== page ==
On the other side, there is a fabulous, cutting edge, 1800 square foot performance studio that can handle an audience of 75. According to Pullman, this is quite a change from the small closet of a space that was previously used in Allston. The large newsroom has windows overlooking the street with ceiling graphics marking major city names and longitudes indicating correspondents' locations. WGBH works with the BBC on news-gathering. Above the television and radio studios are a series of servers that hold all of the stations digital content. An amazing archive of footage from 30,000 radio and television shows which includes early clips of Julia Child, a music lecture by Leonard Bernstein, and John Kennedy's announcement for president on a show hosted by Eleanor Roosevelt. Over the next three years, all footage will be totally digitized.
Of course, there is a generous green room for guests to prepare for performances and interviews. Control rooms for both radio and television as well as production facilities are strategically placed in the building. On the upper floors are staff spaces with the general and support staff having access to windows and the administrators in offices without windows. This seems very democratic. The windows automatically shade themselves, or not, depending upon the outside light and weather. The top floor has one of a number of eating facilities and also an adjacent roof deck that is planted with trees and flowers. The water captured on the roof deck will moisten the plantings without the need for additional water. Solar panels on the roof will also lessen electrical costs to a degree. And, unlike the building of Boston's Institute of Contemporary Art, there is room for future expansion in the WGBH complex.
A few negatives about the building or rather about building details. The building is located in an urban desert with little or no green space or trees along historic Market Street at the intersection of Guest Street. For a purposeful green building, this building has very little set back from the street and therefore, very limited area for green space or trees. At several neighborhood meetings, Brighton residents have voiced disappointment at the lack of plantings and literal greening at this "gateway" to the City of Boston and the Brighton neighborhood. Perhaps, in the spring the plantings will be stronger looking?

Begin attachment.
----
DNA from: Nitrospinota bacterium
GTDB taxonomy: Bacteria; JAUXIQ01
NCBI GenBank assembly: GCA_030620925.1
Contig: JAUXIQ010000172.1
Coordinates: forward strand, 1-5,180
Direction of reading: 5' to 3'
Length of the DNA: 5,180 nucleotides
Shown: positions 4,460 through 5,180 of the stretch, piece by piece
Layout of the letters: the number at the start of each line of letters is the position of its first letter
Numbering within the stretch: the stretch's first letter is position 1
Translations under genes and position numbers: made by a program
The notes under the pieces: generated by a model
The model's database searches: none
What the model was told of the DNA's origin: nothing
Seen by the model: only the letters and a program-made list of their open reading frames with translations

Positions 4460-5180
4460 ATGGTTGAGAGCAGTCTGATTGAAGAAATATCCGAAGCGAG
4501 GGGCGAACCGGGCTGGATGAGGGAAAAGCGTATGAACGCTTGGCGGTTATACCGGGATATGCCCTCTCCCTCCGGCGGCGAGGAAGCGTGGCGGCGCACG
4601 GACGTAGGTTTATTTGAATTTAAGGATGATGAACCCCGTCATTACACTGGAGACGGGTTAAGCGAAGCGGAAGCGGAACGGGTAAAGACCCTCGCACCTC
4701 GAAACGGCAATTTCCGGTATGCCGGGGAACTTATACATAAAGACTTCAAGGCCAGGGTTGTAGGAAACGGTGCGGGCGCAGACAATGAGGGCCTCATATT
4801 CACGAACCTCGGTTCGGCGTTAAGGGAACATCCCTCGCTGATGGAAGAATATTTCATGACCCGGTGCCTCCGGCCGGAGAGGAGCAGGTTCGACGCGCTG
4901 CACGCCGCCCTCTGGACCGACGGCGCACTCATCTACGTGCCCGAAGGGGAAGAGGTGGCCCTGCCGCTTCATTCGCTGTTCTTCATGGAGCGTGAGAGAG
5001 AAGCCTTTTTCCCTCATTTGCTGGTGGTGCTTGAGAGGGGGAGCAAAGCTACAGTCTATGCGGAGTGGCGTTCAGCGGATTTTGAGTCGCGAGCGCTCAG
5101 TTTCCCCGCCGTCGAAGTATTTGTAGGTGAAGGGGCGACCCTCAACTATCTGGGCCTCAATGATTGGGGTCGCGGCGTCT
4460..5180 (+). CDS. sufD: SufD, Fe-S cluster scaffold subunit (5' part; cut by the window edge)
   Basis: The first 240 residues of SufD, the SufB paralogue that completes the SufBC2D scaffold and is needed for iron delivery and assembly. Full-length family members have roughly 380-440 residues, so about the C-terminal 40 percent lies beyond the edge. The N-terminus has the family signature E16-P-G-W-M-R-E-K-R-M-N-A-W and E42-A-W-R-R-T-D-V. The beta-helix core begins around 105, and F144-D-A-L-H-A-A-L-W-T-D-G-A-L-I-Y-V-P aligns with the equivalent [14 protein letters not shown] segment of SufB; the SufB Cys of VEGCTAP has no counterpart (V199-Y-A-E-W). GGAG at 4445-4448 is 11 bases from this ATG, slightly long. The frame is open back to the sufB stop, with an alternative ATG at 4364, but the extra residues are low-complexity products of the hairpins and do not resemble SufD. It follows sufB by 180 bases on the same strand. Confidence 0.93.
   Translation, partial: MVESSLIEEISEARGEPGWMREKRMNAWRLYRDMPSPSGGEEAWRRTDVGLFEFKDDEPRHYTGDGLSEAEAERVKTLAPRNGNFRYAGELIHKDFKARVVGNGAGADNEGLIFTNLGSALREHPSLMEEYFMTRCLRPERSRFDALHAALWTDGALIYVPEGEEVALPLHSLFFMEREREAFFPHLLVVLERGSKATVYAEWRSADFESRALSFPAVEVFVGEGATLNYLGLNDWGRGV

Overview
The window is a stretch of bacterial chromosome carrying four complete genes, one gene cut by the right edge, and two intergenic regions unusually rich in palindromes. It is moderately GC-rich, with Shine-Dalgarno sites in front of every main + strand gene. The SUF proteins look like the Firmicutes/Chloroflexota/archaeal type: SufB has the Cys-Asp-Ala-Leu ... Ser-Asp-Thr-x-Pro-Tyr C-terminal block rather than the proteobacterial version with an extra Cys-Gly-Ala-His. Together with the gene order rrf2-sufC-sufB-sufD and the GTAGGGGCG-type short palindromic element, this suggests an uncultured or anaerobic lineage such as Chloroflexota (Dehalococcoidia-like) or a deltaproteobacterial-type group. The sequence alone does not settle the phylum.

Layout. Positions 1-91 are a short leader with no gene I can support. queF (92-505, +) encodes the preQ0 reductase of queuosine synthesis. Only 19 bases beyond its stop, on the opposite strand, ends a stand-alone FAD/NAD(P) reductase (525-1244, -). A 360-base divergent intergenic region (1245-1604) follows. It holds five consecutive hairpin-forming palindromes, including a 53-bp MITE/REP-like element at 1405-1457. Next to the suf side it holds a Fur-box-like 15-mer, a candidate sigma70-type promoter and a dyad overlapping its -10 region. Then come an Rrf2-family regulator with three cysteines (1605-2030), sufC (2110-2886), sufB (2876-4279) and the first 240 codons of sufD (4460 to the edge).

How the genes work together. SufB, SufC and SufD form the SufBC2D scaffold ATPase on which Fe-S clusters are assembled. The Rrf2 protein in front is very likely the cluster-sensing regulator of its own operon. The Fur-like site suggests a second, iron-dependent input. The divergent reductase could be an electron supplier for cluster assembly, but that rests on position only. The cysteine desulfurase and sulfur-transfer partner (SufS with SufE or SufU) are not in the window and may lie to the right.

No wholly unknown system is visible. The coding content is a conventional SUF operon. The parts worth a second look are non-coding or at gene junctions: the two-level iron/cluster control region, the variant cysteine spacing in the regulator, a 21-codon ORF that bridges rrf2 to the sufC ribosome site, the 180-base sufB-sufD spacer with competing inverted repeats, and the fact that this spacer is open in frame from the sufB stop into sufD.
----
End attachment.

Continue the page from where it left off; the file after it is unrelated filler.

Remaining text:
The other area of criticism is the signage. The firms that worked on this were 2x4 and Poulin+Morris. Both are New York firms. It is not clear who did what, but the major graphic, the WGBH2 logo, on the building lacks contrast to the point that it is hard to read. This is a major environmental graphics mistake. The interior signs seem a bit overdone and have a very 80s look to them. It is doubtful that a visitor would be allowed to walk around the building without being accompanied. There is a major graphic in the newsroom of maps of the world with world time display clocks on a large dark circular centerpiece dropped from the ceiling. It too looks like an 80s graphic solution.
This said, the WGBH Headquarters Building is one of the really fine buildings erected in New England during the last several years. The scrutiny of the WGBH staff, and the expertise of the architects and engineers, have resulted in the creation of a wonderful space conducive to creativity, institutional growth and community sharing. Form here definitely follows function.
In order to be relevant during the 21st Century, communications and educational institutions must be flexible and sensitive to ever changing technologies and the marketplace. With this building, WGBH demonstrates that it not only cares about the future, but also wants to be a meaningful leader. Bravo to WGBH.